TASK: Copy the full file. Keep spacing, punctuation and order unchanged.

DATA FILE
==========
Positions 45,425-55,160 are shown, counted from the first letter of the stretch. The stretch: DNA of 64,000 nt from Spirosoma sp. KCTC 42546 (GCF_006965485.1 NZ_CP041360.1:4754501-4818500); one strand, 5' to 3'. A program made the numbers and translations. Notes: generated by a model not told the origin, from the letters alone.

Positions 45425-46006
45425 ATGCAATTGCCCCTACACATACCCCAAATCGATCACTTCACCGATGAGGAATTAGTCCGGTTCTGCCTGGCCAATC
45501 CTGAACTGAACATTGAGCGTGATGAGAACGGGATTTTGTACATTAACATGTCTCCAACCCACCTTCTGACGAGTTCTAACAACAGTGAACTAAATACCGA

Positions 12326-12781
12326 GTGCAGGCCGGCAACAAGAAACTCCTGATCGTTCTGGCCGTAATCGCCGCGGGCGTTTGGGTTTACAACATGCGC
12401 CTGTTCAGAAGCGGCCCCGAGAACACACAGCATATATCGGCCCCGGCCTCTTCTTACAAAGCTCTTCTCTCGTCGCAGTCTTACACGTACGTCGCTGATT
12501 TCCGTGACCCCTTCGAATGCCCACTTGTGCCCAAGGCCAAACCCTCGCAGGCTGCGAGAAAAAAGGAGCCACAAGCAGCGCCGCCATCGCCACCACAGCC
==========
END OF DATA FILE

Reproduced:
Positions 45,425-55,160 are shown, counted from the first letter of the stretch. The stretch: DNA of 64,000 nt from Spirosoma sp. KCTC 42546 (GCF_006965485.1 NZ_CP041360.1:4754501-4818500); one strand, 5' to 3'. A program made the numbers and translations. Notes: generated by a model not told the origin, from the letters alone.

Positions 45425-46006
45425 ATGCAATTGCCCCTACACATACCCCAAATCGATCACTTCACCGATGAGGAATTAGTCCGGTTCTGCCTGGCCAATC
45501 CTGAACTGAACATTGAGCGTGATGAGAACGGGATTTTGTACATTAACATGTCTCCAACCCACCTTCTGACGAGTTCTAACAACAGTGAACTAAATACCGA

Positions 12326-12781
12326 GTGCAGGCCGGCAACAAGAAACTCCTGATCGTTCTGGCCGTAATCGCCGCGGGCGTTTGGGTTTACAACATGCGC
12401 CTGTTCAGAAGCGGCCCCGAGAACACACAGCATATATCGGCCCCGGCCTCTTCTTACAAAGCTCTTCTCTCGTCGCAGTCTTACACGTACGTCGCTGATT
12501 TCCGTGACCCCTTCGAATGCCCACTTGTGCCCAAGGCCAAACCCTCGCAGGCTGCGAGAAAAAAGGAGCCACAAGCAGCGCCGCCATCGCCACCACAGCC